Reviving the Sento. Repurposing Public Bath Spaces.

In the Moto-Asakusa area tucked between rows of Buddhist altar stores and apartment buildings is a small sign with handwritten Chinese characters that read Hinode-yu. Duck into the small door and you'll find Yuichi Tamura sitting quietly reading a book. A sign hangs on the door to the farthest point with the character for “otoko” or men. “Onna”, women, is upstairs. There is a small drink fridge to the left of the counter and in the seat next to the lockers, an old man sits reading a newspaper. Tamura smiles to greet you as you enter the store.

From first glance, Hinode-yu, is just like every other small family-owned “sento” or public bath, filled with older Japanese men and women, family members, and business men, coming to take a bath after a long day's work. Due to fact that baths have become common place in the household, sento culture has been disappearing as the original need for public baths has gone away and small sentos, such as this one, have become a thing of the past. Tamura, whose family has run this small family owned business for four generations, wanted to do what he could to change this and thus he founded the movement, “Save the Sento.”

Tamura’s idea was to turn the public bath experience into something akin to going out to eat at a restaurant with family and friends, a break from the mundane schedule of everyday life, a part of the local community surrounding it. He wanted to make the “sento” a place that came back to the forefront as an essential part of the everyday life of the Japanese people. So how, do you bring what has become obsolete back to the forefront? Repurpose it.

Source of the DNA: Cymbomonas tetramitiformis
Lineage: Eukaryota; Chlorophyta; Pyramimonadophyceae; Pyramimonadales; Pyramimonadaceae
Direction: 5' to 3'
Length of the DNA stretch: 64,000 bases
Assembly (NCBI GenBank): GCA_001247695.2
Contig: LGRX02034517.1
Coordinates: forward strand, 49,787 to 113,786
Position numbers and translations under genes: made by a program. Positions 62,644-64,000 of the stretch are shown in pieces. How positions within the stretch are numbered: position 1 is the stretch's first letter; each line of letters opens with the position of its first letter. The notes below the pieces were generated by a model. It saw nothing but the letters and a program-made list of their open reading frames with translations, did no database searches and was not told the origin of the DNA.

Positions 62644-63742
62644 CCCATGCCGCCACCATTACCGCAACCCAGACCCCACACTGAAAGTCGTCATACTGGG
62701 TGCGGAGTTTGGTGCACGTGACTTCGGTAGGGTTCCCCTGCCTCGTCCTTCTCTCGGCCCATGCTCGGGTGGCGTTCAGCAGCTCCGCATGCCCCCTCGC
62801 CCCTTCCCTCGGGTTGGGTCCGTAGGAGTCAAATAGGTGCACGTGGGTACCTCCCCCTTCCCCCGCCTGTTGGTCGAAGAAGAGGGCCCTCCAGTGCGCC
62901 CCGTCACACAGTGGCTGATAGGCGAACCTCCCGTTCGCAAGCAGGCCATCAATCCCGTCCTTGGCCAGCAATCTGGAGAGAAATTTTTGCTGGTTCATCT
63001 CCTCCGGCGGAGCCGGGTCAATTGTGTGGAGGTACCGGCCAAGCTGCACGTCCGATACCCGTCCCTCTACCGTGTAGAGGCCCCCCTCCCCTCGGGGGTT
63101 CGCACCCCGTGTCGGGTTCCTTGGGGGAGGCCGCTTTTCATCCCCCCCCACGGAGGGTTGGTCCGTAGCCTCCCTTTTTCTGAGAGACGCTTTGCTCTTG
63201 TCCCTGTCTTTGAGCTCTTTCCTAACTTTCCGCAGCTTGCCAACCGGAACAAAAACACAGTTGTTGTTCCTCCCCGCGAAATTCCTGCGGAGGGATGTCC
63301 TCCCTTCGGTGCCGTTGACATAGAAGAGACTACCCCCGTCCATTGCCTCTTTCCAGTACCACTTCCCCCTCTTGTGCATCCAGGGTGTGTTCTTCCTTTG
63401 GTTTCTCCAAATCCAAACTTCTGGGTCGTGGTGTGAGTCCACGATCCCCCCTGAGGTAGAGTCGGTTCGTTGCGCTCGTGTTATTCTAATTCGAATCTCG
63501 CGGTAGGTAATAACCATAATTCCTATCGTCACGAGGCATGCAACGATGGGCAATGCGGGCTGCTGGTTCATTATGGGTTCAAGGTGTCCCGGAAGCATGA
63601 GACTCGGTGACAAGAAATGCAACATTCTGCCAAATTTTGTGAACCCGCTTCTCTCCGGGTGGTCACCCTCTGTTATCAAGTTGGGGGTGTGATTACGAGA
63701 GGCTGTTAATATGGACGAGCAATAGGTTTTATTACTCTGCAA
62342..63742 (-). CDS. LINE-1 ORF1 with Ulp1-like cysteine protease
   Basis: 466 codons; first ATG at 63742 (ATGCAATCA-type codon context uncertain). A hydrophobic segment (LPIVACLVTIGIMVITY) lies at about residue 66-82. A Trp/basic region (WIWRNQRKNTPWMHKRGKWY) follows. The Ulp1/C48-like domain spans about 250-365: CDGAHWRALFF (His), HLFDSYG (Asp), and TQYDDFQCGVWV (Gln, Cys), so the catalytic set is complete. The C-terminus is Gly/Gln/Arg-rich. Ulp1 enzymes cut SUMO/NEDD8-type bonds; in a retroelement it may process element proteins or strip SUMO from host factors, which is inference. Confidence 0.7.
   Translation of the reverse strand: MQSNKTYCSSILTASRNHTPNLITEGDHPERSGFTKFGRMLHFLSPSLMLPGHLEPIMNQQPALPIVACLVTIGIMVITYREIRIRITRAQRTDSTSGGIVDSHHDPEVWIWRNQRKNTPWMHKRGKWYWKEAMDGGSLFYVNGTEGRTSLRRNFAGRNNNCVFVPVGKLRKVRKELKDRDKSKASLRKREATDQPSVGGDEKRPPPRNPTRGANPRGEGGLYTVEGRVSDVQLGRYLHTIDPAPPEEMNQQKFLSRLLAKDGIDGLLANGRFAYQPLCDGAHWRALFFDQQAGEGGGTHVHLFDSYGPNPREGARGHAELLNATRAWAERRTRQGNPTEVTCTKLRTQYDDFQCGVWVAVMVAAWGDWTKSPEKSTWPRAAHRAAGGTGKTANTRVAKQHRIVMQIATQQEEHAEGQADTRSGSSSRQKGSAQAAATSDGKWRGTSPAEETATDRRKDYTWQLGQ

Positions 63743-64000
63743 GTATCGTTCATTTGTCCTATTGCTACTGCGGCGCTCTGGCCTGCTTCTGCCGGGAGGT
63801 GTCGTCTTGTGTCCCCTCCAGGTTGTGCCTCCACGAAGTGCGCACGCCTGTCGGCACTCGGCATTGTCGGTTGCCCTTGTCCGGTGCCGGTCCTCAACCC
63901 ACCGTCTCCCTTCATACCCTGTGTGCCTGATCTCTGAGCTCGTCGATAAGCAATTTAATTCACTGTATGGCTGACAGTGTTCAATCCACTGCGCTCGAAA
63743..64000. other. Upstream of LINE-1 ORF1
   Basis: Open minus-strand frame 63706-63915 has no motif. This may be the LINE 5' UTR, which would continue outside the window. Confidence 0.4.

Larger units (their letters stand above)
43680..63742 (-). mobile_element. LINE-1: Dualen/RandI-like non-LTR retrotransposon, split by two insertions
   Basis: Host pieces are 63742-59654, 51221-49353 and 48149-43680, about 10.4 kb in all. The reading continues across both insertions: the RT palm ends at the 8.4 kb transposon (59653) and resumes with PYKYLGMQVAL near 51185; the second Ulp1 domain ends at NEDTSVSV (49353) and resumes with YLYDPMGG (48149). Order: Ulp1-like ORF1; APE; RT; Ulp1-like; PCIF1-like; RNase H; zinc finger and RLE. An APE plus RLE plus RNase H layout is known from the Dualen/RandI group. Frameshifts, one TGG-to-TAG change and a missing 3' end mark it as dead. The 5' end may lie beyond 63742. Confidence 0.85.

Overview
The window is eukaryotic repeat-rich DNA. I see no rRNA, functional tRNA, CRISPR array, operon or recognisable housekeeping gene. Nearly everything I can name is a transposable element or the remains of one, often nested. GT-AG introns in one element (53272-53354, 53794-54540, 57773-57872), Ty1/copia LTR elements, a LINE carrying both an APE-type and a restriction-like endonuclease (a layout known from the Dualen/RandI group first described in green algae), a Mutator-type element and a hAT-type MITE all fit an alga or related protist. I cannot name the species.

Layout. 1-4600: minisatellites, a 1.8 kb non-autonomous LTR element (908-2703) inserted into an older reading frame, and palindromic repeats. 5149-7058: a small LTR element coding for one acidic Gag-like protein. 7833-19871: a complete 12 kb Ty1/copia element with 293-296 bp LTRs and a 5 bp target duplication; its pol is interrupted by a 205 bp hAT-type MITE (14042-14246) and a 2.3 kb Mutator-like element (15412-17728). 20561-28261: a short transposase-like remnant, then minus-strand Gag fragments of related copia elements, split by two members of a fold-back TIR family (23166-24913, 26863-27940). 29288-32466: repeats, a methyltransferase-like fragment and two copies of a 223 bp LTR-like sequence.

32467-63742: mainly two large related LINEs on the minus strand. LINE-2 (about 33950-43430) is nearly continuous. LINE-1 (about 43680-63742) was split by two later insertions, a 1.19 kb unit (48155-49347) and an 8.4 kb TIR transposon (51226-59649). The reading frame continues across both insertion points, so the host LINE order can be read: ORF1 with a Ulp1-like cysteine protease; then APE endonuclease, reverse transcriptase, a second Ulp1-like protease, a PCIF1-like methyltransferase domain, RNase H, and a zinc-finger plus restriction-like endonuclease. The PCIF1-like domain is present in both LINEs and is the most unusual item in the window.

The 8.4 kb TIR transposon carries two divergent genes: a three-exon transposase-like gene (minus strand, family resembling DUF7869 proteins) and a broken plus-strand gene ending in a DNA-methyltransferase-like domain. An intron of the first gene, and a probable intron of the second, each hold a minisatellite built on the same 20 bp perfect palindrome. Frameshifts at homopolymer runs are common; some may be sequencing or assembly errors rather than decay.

In 2016, Tamura received an inquiry from a group of people interested in doing a dance event in Hinode-yu. While he was initially a bit concerned about the complaints from local people, the two groups quickly figured out a solution to this problem called Silent Fes, a dance party where all participants listen to music through headphones. A silent dance party inside the baths was so popular that tickets almost instantaneously sold out, leaving both parties with no idea what to do. So they decided to keep at it, adding a lecture style talk session series called Hadaka no Gakko or “Naked School,” and from there Tamura has consistently recieved more inquiries to use his space.

While these events have brought Hinode-yu a lot of attention for Tamura’s inventive use of the “sento” space as a community hub, his main goal isn’t to promote his own shop. He aims to promote the culture of “sento” and bring it back as a local space for all people to enjoy, whether that be Hinode-yu, or your own local community sento.

2-10-3 Moto-Asakusa, Taito-ku, Tokyo-to, 111-0041
OPEN 15:00~0:00
Last Call 23:40
CLOSED Every Wednesday

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